The concept of evolution is made horrific in this second installment.

  • James Asmus, Joseph Keatinge, Christopher Sebela, Joshua Williamson
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Evolution is a new series from Image Comics that has the sort of b-movie feel one would expect from a grindhouse double feature. There are monsters, religious connections, and a crazy scientist. There’s also a person close to the world of film. Oh, and a virus is aiming to take out humanity. A solid premise with many working pieces, the second issue aims to continue the success of the first.

So what’s it about?

The official summary reads:

Something is happening to humanity across the world. What ties together a college dropout in Santa Monica, a rogue doctor in Philadelphia, and a nun in the Vatican? The answer already lies dormant within you.

Why does this matter?

The first issue set up an interesting premise utilizing four writers (how does that work?) and a gritty art style, but it’s still the early stages of the virus, so get ready to see how humanity fights and/or falls!

Fine, you have my attention. What’s good about it?

A very cool first page.

This issue progresses the plot of the three main characters (a nun, a scientist, and a woman who has a special reel of film) and each piece gives the reader a little more info. By the end of the issue everything comes back around to the very first scene of the series, which helps remind us whatever is happening it’s not completely unknown to a select few. The writing team consisting of Joshua Williamson, James Asmus, Joseph Keatinge, and Christopher Sebela are doing a great job sprinkling in new details to get the reader’s imagination running. It’s one of those adventures where a mystery needs to be solved and only the reader can piece everything together before it’s too late. That makes the story a bit more compelling than simply a creature feature horror story.

The art continues to have a gritty style, not unlike watching an old VHS tape that has been played way too many times. The opening page offers an impressive layout with droplets serving as panels, drawing your eye down the page and eventually to a sink. If the virus ends up spreading through the reservoir, this layout did its job to convey that. Jordan Boyd’s colors help separate the different characters and their scenes well — the scientist has a lot of blues and sickly greens and Claire has a brighter look.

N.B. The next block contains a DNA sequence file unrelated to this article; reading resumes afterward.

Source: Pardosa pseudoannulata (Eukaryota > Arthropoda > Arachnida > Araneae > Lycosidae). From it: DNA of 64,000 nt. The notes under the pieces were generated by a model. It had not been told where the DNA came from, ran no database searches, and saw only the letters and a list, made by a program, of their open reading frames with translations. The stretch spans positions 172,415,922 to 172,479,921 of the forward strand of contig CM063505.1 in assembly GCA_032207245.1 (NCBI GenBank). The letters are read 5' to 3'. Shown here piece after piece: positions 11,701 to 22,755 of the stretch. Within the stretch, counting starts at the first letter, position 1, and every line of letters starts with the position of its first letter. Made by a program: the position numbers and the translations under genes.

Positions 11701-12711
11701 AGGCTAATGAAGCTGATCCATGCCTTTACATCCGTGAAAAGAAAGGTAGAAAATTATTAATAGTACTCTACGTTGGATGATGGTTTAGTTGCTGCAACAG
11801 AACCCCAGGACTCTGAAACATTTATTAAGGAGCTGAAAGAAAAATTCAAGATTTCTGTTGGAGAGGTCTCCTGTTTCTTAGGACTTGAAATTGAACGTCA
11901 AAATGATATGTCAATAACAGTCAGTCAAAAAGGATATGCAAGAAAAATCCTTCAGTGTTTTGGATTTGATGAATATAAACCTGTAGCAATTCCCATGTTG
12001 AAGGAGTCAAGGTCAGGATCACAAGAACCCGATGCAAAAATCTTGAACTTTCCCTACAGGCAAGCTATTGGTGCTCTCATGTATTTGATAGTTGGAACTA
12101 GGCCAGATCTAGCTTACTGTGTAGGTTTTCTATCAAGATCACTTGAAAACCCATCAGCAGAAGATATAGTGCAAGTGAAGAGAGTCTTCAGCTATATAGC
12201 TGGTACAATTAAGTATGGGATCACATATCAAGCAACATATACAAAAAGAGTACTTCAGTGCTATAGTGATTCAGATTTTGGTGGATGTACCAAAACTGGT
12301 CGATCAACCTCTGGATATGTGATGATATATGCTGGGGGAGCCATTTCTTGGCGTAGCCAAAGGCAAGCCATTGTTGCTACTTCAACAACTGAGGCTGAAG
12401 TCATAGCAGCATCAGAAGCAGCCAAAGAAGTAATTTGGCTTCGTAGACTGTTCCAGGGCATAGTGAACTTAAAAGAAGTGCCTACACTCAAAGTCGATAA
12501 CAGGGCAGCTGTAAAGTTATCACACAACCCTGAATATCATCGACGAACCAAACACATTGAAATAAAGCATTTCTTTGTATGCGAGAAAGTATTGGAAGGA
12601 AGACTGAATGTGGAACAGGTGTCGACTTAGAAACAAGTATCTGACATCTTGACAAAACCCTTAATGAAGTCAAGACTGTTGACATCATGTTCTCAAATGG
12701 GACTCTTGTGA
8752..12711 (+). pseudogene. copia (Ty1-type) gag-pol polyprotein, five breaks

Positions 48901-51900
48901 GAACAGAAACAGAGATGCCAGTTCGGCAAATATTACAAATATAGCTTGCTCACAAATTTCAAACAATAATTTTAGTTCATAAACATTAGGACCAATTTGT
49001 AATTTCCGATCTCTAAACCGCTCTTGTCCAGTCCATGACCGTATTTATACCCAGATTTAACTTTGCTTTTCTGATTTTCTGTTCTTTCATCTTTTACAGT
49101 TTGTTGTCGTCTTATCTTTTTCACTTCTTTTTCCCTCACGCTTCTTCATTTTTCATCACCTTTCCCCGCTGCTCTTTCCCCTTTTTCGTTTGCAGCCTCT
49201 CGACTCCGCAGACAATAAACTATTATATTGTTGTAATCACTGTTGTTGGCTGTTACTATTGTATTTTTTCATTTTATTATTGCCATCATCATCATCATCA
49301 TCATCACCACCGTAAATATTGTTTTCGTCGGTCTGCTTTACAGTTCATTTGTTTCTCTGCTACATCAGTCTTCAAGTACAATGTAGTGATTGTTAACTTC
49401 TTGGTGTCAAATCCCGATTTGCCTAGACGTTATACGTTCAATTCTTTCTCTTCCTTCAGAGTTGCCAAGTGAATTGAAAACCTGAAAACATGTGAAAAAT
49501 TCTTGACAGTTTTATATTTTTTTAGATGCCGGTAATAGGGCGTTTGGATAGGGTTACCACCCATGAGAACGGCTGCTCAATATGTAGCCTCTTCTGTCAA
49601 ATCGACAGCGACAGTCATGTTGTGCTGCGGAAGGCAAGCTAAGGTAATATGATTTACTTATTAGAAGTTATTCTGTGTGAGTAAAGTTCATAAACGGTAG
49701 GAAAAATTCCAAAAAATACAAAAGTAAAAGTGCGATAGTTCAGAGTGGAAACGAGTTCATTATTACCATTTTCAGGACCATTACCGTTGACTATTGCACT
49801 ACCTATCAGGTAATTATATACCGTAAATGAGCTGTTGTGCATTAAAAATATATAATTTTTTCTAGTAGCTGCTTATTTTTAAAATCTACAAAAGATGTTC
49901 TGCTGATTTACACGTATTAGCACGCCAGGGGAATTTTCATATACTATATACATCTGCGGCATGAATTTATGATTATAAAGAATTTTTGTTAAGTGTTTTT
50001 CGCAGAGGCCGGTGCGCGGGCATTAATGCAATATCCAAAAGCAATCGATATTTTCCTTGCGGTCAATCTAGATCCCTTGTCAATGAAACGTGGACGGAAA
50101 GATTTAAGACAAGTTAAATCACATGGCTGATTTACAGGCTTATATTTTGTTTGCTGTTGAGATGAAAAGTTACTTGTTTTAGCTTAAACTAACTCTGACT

The concept of evolution is an interesting one here.

It can’t be perfect can it?

Some may hate the term table setting, but that’s what you get here. There’s one scene that’ll raise your heart rate, but for the most part this issue is focused on characters listening in or listening to themselves. The scientist takes up the brunt of the issue and it’s focused on his captions as he walks around viewing the public. He’s certain some of these people are already turned and he discusses evolution and his mission. It’s hard to read this scene; it’s unclear if he’s playing the part of crazy scientist or if he’s actually correct in knowing some of these people have turned. It seems like we’re reading the ravings of a madman even if we’ve seen evidence he’s not.

Is It Good?

This is a slower paced issue, but it does offer new answers and progresses each of the stories well, even if it’s mostly table setting. This is turning out to be one of the most interesting mysteries in comics right now.

Evolution #2
Is it good?
The war to stop human extinction gets underway, though it's taking its time!
Great use of color and art
Each character's story progresses nicely
New tidbits to chew on to "solve" this mystery
A slower issue with a lot of table setting and probably too much focus on the scientist and being in his head